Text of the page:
The Handmaid’s Tale, Margaret Atwood
The idea of The Handmaid’s Tale as a purely feminist novel seems to me to be overly simplistic. It does, as Atwood once said, demonstrate the consequences of certain attitudes held towards woman being taken to their logical conclusion, but that does not seem to be all that is happening. Society remains a patriarchy, ruled by the commanders and enforced by the various orders of men and women are stripped of all rights and turned into possessions. The problems of infertility result in a return to the Biblical precedence of surrogacy as seen in the case of Abraham and Rachel and those who can still give birth become highly prized. Women are placed into a strict caste system, at the top being the wives of the commanders and their daughters, followed by the handmaids, the Marthas who serve in the households, econowives and lastly the unwomen, made up of the infertile, the homosexual and those who rebel against society’s values. The unwomen are transported to the colonies where they face a hard life and death, usually by radiation poisoning. Women are not allowed to read or write and even signs on buildings have been reduced only to iconography to remove the temptation. The handmaids wear red, an idea inspired by P.O.W camps, to distinguish them from the rest of the population. Red is the colour of blood, the colour of life, but in the same way it is also like a scarlet letter. For future generations, the aunts tell us, it will be easier because they will not be literate and will not remember what it was like before.
At the heart of the problem is fascism though, a religious extremism that is dangerous to both men and women alike. Those men unwilling to embody the society’s values face salvaging, consisting of a public execution and a macabre exhibition as a corpse hanging from the wall. Homosexuals are seen as deviants as stated in Leviticus and are executed as gender traitors for further damaging the chance of impregnation. Doctors are executed retroactively for abortion as scapegoats for having hastened the problem. Most Christian denominations seem to fare well enough if they are willing to live by the rules of the new regime, although we do know that they are at war with the Baptists. African Americans, now referred to as the sons of Ham, seem to be relocated in segregation, hinting that they are seen as cursed as Ham is. The Jews, the sons of Jacob, are offered two choices, either conversion or the Return, but most of those who choose the latter never reached Israel as they are dumped into the ocean. The fate of American Muslims is not mentioned, but we can only assume it is bad as the assassination of the president, orchestrated by the new regime, was blamed on Muslim extremists. Women may have it the worst, there is no doubt about that, but it seems to me that unless you are a male with traditional Christian views it remains a rather bleak dystopia.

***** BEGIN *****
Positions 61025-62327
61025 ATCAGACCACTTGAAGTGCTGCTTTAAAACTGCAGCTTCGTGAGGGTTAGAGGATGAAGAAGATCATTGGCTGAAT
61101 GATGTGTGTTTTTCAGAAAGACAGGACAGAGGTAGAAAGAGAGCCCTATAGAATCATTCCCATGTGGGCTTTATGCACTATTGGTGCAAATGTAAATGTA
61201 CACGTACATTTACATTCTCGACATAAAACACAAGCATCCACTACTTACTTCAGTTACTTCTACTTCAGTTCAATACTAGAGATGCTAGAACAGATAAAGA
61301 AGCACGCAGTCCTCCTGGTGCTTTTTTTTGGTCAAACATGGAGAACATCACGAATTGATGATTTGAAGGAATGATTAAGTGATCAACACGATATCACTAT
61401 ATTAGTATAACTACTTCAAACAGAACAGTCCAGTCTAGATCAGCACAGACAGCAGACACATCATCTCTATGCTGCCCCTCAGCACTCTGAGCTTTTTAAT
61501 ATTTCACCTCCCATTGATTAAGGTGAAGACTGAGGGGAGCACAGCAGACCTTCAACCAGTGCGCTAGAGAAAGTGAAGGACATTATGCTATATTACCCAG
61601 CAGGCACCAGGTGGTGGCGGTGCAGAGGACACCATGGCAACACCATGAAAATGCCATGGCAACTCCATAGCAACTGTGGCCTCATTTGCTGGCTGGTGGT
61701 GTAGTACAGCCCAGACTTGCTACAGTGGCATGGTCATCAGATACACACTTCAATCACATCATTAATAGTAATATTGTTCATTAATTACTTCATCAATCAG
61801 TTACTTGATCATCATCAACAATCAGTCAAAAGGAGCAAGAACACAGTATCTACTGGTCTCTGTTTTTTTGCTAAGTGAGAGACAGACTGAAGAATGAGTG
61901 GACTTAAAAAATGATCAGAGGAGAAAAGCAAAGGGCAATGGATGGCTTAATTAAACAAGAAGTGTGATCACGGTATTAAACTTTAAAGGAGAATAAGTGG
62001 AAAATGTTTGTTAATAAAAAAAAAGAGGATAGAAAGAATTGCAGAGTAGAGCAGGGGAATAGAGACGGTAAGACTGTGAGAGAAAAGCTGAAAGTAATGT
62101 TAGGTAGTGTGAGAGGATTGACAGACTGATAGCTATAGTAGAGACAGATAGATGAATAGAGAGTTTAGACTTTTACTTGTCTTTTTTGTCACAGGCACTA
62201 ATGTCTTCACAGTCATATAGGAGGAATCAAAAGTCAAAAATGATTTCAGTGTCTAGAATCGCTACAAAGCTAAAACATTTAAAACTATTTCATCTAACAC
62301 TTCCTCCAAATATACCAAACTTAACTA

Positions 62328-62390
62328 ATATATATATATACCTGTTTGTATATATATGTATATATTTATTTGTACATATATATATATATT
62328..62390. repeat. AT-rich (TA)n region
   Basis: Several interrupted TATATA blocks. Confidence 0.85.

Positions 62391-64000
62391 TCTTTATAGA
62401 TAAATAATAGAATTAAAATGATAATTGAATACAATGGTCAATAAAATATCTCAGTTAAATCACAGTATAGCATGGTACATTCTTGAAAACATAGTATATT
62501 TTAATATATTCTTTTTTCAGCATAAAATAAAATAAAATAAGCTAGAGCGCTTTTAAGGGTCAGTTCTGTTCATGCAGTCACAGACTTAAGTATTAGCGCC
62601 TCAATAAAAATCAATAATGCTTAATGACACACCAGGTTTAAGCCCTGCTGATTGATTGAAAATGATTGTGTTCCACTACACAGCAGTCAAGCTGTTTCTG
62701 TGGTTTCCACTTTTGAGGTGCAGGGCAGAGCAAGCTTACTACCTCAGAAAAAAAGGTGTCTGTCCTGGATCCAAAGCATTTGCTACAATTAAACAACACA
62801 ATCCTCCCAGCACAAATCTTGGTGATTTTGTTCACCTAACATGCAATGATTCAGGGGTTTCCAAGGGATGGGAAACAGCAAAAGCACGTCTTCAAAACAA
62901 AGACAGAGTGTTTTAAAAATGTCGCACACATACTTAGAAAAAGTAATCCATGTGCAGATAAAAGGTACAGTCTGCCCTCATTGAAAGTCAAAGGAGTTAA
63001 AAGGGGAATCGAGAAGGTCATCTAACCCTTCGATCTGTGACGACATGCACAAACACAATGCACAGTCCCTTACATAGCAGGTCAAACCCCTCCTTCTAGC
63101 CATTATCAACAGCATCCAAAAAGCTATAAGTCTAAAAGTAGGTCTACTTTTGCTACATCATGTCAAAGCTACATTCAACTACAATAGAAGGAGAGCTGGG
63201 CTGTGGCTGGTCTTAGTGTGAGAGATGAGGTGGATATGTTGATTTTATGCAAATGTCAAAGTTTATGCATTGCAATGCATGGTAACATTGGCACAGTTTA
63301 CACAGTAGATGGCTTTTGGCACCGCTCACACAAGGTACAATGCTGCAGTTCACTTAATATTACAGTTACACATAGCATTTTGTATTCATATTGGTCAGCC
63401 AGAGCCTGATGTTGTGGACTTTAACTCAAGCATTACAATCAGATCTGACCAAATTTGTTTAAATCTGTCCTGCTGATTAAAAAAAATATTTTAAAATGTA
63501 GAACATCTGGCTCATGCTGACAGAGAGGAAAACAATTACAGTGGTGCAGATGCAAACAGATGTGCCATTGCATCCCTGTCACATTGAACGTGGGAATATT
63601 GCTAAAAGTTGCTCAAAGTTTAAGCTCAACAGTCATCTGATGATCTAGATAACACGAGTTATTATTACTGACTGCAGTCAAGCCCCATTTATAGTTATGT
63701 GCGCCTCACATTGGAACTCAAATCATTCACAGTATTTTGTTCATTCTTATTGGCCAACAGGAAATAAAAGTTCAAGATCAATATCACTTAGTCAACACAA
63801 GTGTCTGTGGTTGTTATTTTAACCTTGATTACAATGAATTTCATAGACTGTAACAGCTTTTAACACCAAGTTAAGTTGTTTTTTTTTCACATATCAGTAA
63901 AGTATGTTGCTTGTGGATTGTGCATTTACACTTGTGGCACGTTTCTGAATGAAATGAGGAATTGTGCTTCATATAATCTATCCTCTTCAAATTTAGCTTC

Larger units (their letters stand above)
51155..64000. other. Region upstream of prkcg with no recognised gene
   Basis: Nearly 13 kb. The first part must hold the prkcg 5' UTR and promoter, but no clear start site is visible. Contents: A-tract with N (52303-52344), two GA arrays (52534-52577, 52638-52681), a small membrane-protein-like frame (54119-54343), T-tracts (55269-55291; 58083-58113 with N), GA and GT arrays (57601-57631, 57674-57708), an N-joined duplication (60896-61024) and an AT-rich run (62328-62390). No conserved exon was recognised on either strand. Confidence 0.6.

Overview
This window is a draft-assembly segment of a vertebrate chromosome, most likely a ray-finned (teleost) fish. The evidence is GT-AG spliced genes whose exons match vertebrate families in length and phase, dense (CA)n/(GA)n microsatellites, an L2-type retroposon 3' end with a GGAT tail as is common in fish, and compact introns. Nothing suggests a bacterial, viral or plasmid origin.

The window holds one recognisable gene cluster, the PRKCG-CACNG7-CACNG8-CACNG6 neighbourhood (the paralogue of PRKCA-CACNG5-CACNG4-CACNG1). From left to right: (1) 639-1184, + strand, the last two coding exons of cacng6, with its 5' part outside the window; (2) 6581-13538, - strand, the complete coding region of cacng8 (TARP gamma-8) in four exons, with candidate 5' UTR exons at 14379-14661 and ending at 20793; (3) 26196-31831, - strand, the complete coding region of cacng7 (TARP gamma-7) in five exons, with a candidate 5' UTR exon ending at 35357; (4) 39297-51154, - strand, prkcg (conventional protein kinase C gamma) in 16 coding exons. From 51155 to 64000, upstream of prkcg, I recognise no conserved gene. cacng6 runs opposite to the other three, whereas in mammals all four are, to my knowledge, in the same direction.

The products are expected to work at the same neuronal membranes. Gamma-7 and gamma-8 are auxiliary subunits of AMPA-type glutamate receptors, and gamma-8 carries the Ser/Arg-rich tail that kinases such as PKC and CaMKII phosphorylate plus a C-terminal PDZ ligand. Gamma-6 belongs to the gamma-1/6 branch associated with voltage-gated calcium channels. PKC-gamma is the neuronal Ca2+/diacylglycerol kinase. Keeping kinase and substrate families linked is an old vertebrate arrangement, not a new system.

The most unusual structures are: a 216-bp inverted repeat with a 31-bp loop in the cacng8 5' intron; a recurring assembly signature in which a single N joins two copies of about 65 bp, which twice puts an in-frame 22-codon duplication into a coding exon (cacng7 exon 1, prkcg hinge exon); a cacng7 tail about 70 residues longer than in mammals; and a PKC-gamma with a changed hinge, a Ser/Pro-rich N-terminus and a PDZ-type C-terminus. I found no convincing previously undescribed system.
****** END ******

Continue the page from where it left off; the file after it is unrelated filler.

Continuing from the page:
The other problem seems to be that some of the worse treatment that women face in the novel is at the hands of other women. The aunts happily embrace traditionalism and use their position to lord it over all the others, especially the handmaids, and encourage them to treat each other badly in turn. In one of the book’s most jarring scenes, one of the handmaids in training “testifies” to being gang raped as a teenager while the rest of the handmaid’s chant that it was her fault for leading the males on. The handmaids face hatred from the wives who resent both the fact that they are necessary and that they are present and are looked down on by the Marthas who generally see them as selling themselves for their position. All the supposed ideology about sisterhood is false and behind it is hatred, envy and jealousy.
The most interesting thing for me about The Handmaid’s Tale is how relevant is remains 25 years after publication. It is possible to see the segregation, the covering up, the limiting of rights, etc. in the novel still in place in middle eastern countries like Iran, but the similarities also can be found closer to him in the recent anti-Muslim sentiment both here and England and more extremely in the United States and also in the anti-gay sentiment inherent in the gay marriage oppositions. The rise of the religious right and its eroding of the separation of church and state in America are worrying as theocracies are never a good thing. The novel remains a cautionary tale about the way we see not only women, but also people who are different to us in race, religion or sexuality. It is also a novel about slavery and agency, as the choice to be a handmaiden is a choice, but it is a very limited one. It is not just about feminism, it is also about humanism, as the fate of women is tied to the fate of us all.
This review originally appeared on Empty Your Heart Of Its Mortal Dream.